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News Americas, NEW YORK, NY, Tues. April 5, 2022: Latin America is comprised of Central and South America. It is a diverse region, both culturally and ecologically. It has everything from deserts and mountains to beaches and rainforests. It has international metropolises such as Rio de Janeiro and includes villages and archaeological treasures such as the ruins of Kotosh in Peru.

Latin America has struggled for decades with establishing political and economic stability. The 20th century was a chaotic time for the whole region, and it’s only now that we see a number of countries in the region achieving stability and security – two factors needed for the economy to thrive.

As the countries of Latin America stabilize, their entertainment and tourism sectors are being given more attention. These sectors of the economy are growing in popularity and have the potential to flourish.


For countries such as Brazil and Argentina, tourism has brought a steady source of income. Other countries, like Chile, have struggled to consistently attract tourists since the 1970s. Much of this has to do with concerns around safety and the stability of the country. Being able to make foreigners feel safe while they’re visiting is the best way to encourage more tourists to come.

Of course, there are problems that arise when a country leans too heavily on tourism. It is a fickle industry and can vanish overnight. The Covid-19 pandemic has given us all a dramatic lesson in this reality. Tourism is also an industry that has the potential to damage communities, as all resources are focused outwards, rather than at providing goods and services for local populations.

For those Latin American countries for whom economic stability is relatively new, it would be best to avoid focusing too much on development for tourism and more on internal development. Once a country is flourishing, it’s almost guaranteed that the tourists will follow.


Many countries in Latin America have a long tradition of gambling. Card games are popular but for many, dominoes are not only a hobby but an essential part of their culture. While many of the most popular casinos in Latin America are in tourist hot spots throughout Latin America, others are in Venezuela, Chile and Panama.

Currently, the laws regulating online gambling in Latin American range from a complete ban on the activity to absolutely no regulation whatsoever. Somewhere in the middle of these two extremes, there is a happy medium that will attract players and generate revenue for the state.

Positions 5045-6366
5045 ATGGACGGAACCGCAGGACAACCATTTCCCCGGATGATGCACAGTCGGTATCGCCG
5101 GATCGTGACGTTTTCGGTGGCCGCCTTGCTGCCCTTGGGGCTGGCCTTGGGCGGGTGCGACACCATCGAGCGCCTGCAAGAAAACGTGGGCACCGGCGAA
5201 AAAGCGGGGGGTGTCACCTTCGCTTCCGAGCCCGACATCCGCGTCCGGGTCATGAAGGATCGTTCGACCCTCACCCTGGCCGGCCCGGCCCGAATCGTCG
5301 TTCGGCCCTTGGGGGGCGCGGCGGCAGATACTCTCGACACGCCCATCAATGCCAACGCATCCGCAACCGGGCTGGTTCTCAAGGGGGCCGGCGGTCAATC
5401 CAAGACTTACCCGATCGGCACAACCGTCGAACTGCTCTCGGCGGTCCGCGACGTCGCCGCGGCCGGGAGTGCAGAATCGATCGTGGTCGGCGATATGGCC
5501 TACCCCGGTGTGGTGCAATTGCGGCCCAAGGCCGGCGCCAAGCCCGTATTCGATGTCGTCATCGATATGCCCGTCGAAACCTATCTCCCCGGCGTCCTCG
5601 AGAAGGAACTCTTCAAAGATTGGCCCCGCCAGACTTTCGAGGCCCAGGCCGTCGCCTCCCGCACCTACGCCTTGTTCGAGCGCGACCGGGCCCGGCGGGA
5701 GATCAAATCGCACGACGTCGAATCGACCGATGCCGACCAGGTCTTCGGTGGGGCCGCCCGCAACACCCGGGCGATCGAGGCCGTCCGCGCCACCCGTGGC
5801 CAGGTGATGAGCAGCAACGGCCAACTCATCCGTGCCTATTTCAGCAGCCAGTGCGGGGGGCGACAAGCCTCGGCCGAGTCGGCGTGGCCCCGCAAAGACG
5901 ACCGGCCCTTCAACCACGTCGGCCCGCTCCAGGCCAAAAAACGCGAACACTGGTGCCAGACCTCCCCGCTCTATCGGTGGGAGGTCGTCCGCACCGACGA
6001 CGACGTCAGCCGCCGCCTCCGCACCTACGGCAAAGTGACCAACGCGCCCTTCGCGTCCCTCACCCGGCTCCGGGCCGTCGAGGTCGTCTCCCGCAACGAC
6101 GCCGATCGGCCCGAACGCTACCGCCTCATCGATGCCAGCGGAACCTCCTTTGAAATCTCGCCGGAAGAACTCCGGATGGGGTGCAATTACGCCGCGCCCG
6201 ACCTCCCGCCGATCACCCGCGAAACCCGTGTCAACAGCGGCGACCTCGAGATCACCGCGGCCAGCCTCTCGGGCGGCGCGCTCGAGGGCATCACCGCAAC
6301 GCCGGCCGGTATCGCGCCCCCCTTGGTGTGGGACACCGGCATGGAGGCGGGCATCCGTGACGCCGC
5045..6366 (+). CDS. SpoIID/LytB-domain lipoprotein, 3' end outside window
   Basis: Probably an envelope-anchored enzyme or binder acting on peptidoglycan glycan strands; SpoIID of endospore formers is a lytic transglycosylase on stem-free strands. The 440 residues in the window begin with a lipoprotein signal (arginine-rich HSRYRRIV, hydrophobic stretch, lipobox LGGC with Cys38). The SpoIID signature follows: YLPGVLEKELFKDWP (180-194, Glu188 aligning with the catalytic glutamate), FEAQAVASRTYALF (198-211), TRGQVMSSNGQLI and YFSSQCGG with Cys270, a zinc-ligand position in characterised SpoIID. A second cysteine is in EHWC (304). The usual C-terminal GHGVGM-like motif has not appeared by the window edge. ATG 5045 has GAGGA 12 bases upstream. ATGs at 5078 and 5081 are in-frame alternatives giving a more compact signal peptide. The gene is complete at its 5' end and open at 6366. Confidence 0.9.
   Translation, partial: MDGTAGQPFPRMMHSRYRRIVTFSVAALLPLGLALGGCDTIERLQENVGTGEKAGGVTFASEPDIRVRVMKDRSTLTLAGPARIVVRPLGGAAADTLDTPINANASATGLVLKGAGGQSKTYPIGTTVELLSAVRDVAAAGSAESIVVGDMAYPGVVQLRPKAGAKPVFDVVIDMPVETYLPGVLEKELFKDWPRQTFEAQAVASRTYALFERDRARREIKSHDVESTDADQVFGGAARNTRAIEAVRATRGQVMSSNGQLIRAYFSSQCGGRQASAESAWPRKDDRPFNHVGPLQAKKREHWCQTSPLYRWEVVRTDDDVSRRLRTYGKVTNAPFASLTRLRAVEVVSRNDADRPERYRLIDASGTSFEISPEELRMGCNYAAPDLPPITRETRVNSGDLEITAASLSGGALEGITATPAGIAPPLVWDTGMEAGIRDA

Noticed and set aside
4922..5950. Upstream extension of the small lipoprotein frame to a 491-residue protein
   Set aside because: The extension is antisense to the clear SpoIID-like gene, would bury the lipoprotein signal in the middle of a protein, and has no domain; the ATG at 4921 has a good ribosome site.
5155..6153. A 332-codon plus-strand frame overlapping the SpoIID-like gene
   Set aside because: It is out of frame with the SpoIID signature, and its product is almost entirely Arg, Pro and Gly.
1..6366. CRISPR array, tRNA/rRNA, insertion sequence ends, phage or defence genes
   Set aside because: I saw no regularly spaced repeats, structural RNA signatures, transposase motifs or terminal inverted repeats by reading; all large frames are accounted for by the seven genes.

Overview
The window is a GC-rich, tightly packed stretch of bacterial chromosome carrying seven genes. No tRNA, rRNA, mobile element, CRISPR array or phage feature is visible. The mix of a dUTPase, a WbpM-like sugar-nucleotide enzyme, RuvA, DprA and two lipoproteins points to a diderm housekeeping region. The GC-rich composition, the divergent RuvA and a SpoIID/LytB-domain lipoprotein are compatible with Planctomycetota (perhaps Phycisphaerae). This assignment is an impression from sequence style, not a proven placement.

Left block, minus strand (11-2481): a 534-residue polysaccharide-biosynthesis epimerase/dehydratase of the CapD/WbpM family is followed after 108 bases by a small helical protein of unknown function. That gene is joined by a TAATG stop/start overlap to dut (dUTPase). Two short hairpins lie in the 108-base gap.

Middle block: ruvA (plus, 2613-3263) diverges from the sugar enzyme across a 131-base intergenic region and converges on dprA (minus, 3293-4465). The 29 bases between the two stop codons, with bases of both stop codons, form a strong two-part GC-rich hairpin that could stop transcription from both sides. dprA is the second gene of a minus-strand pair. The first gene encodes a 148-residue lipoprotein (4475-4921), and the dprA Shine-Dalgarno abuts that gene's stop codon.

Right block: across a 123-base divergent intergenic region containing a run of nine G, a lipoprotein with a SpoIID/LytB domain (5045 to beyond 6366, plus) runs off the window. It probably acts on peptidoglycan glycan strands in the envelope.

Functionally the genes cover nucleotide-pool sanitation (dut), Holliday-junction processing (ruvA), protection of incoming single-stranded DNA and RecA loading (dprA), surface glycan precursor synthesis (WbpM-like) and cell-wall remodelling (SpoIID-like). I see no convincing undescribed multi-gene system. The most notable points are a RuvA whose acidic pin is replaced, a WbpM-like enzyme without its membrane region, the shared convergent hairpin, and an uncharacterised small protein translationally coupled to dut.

The success of New Zealand

The countries of Latin America might look to New Zealand as an example of how to manage and legislate online casinos – striking that fine balance of safety and regulation.

SkyCity is one of New Zealand’s biggest gaming industry success stories. This casino has been able to expand its traditional land-based casino empire into the world of online casinos to become one of the best in the world. A glance at their casino promotions gives some idea of how they are able to consistently attract new players and keep existing players coming back.[1] [2] [3] 

Film and television

The success of Bong Joon-ho’s 2019 film Parasite at Cannes and the Academy Awards – where it won both the Palme d’Or and the Oscar for Best Picture – showed the world that Western audiences had finally begun to regard films from non-European or American backgrounds as equals. Auteurs had always been respected in film circles but there is now more of an appetite for world cinema in general.

Latin American directors and actors are perfectly poised to take advantage of this situation. Mexican cinema has had an American audience for several decades, especially with the films of Alfonso Cuarón and Alejandro González Iñárrito. International streaming services, particularly Netflix, have made it easier than ever for audiences to access Latin American film and television.


The music industry in North America has finally begun to recognize that Latin America didn’t stop producing great artists when Bob Dylan died. The music industry has plenty of room to grow in Latin America and hopefully as economies strengthen, governments will be able to direct more funding to the arts. Strengthening the arts locally will have the effect of drawing in more international talent and attention, which should further bolster the economy.

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